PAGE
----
The Seattle Seahawks have stolen the stage during the offseason by signing Cliff Avril, Michael Bennett, and trading for wide receiver Percy Harvin. Seattle added these three players to an already lethal squad that includes Earl Thomas, Richard Sherman, Sidney Rice, Golden Tate, Zach Miller, and of course Russell Wilson. Seattle finished the 2012-2013 season in a gut wrenching loss to the Atlanta Falcons, losing a slim lead in the last 30-seconds to a Matt Bryant field goal. A lot of hype is headed Seattle’s way after adding the trio, and some are calling them the team to beat for the 2013-2014 NFL Season.
The addition of Percy Harvin has made Seattle even better on offense. Harvin will give Seattle a much needed deep threat at the wide receiver position that they lacked during Pete Carroll’s three first years in Seattle. Harvin also gives Seattle another element in the zone-read option. He often lined up as running back during his time at Florida with Tim Tebow. Minnesota also used Harvin at running back on third down situations. The addition of Harvin also takes pressure off of Sidney Rice, and Golden Tate, and will give Russell Wilson another weapon who will haul in a lot of receptions, and be able to gain yards after the catch, much like Golden Tate was able to last year.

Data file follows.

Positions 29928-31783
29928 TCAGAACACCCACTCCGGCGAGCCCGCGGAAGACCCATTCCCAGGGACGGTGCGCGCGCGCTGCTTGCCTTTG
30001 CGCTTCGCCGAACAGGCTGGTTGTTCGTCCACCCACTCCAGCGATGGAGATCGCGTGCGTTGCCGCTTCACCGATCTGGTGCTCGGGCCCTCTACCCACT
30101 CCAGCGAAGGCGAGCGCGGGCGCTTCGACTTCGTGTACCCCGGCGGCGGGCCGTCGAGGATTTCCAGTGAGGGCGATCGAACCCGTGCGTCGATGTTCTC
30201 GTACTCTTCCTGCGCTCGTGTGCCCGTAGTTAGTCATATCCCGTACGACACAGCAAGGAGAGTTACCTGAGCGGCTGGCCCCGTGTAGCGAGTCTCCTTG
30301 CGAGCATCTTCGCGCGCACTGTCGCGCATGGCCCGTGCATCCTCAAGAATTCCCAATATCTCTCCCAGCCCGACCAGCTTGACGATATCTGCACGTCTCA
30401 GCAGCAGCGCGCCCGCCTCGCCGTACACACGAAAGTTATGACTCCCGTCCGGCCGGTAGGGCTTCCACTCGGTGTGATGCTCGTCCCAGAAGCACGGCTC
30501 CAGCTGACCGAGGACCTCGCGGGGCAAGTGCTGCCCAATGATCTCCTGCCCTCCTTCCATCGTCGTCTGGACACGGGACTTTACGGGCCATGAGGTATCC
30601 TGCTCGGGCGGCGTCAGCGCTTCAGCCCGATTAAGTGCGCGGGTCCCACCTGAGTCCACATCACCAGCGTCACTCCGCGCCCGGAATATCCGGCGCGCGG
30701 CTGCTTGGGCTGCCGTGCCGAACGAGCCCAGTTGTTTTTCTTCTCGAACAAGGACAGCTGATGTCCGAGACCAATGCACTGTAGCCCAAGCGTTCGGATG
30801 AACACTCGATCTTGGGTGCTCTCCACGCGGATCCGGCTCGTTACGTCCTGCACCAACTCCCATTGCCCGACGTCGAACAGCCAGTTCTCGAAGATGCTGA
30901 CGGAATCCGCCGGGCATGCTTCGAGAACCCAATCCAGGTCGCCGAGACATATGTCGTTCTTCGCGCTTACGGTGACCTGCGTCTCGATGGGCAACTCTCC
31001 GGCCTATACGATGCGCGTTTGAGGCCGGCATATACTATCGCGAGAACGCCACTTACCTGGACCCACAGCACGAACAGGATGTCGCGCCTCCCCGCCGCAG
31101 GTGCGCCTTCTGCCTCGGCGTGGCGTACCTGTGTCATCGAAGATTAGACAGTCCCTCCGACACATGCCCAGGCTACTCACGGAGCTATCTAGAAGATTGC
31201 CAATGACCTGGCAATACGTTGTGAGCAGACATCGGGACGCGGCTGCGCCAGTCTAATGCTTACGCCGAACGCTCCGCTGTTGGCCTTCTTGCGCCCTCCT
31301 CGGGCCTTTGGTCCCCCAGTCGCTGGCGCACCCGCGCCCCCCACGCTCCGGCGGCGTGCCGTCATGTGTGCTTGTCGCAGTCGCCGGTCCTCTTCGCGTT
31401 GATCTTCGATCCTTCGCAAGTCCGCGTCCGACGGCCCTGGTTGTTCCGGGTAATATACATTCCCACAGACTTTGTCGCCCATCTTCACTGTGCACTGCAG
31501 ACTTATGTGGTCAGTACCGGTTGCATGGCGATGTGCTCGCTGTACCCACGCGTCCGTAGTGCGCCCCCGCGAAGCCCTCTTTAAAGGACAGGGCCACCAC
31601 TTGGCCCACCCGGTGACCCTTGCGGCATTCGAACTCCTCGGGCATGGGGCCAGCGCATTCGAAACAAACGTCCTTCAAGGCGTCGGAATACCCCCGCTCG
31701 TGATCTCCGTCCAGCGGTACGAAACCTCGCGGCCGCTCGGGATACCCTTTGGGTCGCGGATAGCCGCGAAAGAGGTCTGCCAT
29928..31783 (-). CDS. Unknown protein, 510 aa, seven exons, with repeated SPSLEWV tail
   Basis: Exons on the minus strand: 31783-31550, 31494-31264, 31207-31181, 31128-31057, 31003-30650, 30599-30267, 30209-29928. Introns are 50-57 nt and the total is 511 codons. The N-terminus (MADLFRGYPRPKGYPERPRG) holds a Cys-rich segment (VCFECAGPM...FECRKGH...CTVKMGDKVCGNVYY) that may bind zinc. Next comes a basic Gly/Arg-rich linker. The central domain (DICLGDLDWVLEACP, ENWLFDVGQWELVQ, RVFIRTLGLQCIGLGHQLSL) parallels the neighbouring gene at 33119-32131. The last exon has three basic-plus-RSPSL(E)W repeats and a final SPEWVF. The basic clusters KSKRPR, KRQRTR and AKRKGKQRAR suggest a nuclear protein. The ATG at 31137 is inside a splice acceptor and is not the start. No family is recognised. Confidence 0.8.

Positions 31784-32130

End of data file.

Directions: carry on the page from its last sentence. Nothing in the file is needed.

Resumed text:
On the defensive side of the ball Seattle has added defensive end Cliff Avril, and Michael Bennett who can play tackle and defensive end much like Jason Jones was able to do last year for Seattle. These two combined for 18.5 sacks last year, add that to Seattle’s total of 36 last year that is a total of 54.5 sacks. I find it hard to believe Seattle will be able to rack up that many total sacks, especially with Chris Clemons, who led the Seahawks in sacks last year with 11.5, is recovering from an ACL injury he suffered in the playoffs, and may not be ready for the 2013 NFL season. However it is not hard to believe with the growth of rookie defensive ends Bruce Irvin and Greg Scruggs that those two can’t add to their sack total. Irvin led all rookies with eight sacks, and fellow rookie Greg Scruggs totaled just two sacks in a very limited role. I expect both players to up their sack totals next year. I see no reason Seattle can’t get at least 42 sacks which would put them in the top half of the league.